The topic of war in a recent post here ignited all kinds of sparks, spewing over into at least one other blog (Mendacious Mouse) and creating lots of comments on both sides. It led to nine comments on a blog labeled "Mouse World One" and then a follow-up "Mouse World Two" post. The posts both dealt with the question of why God allows bad things to happen, which is to say, if wars are bad, why does God let us fight wars?
This is, like all "Why?" questions to me, acceptable coming from a three-year-old, but puzzling when grappled with by grown men. Yes, we must be patient with the three-year-old and give him a reasonable answer, perhaps so that he will not still be asking "Why?" about everything when he is in his 60s and 70s.
The reader who characterizes himself as "Officious Oaf" has, in spite of his vow to go on the wagon from an incipient blog addiction, weighed in on the subject. Therefore I'll fold one from his list of questions to me from a few months ago as he sought to help me build readership by being more hard-nosed.
Why is killing justified and murder isn’t?
This is one of those “When-did-you-stop-beating-your-wife” questions. In answering it I am forced to defend killing. But I can’t, so I’ll try to answer the question in the spirit in which it was intended, which I hope was sincere. The questioner must believe that killing is justified, but seems not to know what he means by that. I will take the position that "killing" means "as in war" and "murder" means "premeditated with malice aforethought."
Killing in war is good because it is deemed necessary by society. If our soldiers went into battle with instructions not to kill, we wouldn't have much of an army. What's more, we wouldn't have much of a battle. Therefore, we wouldn't have much of a war at all. And since war is good and necessary, killing is good too.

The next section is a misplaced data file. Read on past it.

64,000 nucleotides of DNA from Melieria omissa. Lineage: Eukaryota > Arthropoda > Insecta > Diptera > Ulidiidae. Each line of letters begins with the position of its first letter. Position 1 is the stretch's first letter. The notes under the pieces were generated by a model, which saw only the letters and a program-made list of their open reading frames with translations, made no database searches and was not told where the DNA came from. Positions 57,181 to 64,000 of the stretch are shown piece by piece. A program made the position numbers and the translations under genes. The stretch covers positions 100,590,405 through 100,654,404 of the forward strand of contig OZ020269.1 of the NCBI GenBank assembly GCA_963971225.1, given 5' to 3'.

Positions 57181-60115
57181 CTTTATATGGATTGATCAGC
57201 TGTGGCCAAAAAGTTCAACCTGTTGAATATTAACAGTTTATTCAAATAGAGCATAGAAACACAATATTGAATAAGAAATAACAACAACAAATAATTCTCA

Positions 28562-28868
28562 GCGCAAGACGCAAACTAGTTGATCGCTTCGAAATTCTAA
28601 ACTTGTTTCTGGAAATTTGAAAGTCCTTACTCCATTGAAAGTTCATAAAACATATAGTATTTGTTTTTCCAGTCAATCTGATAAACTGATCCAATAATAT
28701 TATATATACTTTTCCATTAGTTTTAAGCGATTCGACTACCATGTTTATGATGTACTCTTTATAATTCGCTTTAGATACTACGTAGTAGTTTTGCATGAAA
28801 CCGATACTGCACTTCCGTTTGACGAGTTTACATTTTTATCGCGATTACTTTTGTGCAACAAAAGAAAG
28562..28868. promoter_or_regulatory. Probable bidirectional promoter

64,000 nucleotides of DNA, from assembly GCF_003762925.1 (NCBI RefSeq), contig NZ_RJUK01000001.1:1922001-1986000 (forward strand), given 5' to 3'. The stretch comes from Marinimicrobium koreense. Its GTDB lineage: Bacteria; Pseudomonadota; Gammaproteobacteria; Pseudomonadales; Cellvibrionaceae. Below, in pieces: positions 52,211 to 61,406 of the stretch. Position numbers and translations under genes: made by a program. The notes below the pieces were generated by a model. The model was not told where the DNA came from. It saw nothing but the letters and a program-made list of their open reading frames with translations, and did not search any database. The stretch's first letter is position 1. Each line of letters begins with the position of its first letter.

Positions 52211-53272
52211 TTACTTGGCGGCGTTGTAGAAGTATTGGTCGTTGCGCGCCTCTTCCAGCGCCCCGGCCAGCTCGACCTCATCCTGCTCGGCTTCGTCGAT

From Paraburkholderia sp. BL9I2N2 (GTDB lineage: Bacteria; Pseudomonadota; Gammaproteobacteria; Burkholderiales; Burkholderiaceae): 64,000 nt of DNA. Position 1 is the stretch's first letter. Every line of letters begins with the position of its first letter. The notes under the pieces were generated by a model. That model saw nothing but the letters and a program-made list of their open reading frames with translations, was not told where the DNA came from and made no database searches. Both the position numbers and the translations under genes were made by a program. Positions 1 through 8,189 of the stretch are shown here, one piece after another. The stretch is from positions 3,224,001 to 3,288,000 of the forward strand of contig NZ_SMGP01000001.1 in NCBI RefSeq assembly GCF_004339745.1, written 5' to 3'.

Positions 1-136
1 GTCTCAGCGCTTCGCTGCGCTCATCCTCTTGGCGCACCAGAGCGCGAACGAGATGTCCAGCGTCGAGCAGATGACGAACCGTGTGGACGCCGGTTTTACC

You may gather from my tone that I am not of this conviction. But I said that at the outset. I cannot seriously defend killing under any circumstances -- here it comes -- not even capital punishment. Now I've moved into tricky territory for myself because I do not oppose capital punishment, as long as it is the right people who are getting it. Pacifist that I am, I would still like to see certain people dead. This does not make me warlike, or a murderer. I am not seeking a hit man. Actually I'd like to see hit men and their ilk eliminated, which means capital punishment to them. This is getting so convoluted even I'm not sure where I stand.
I have malice toward those to whom putting a bullet in a human being's brain is a good gig. For whatever reason -- a lousy childhood, a stray gene, something -- professional (and amateur) killers are not needed in society. Why did God make them? Not for any reason I can understand. But I suspect that it is the machinery of man that created evil, and not God.
The topic is interesting. It is not my area of expertise, yet I keep coming back to it. You should read some of the comments that came out of me on the Mendacious Mouse blog. I have attracted a coterie which is enamored of the subject, and I am compelled to respond. I think open discussions, which may not reach any conclusion, but by virtue of the possibility that a mind might actually change, are our only hope of getting out of the quagmire of stagnant positions.
I said "only hope," but even that is barely a fair hope. Let's just be even-handed here.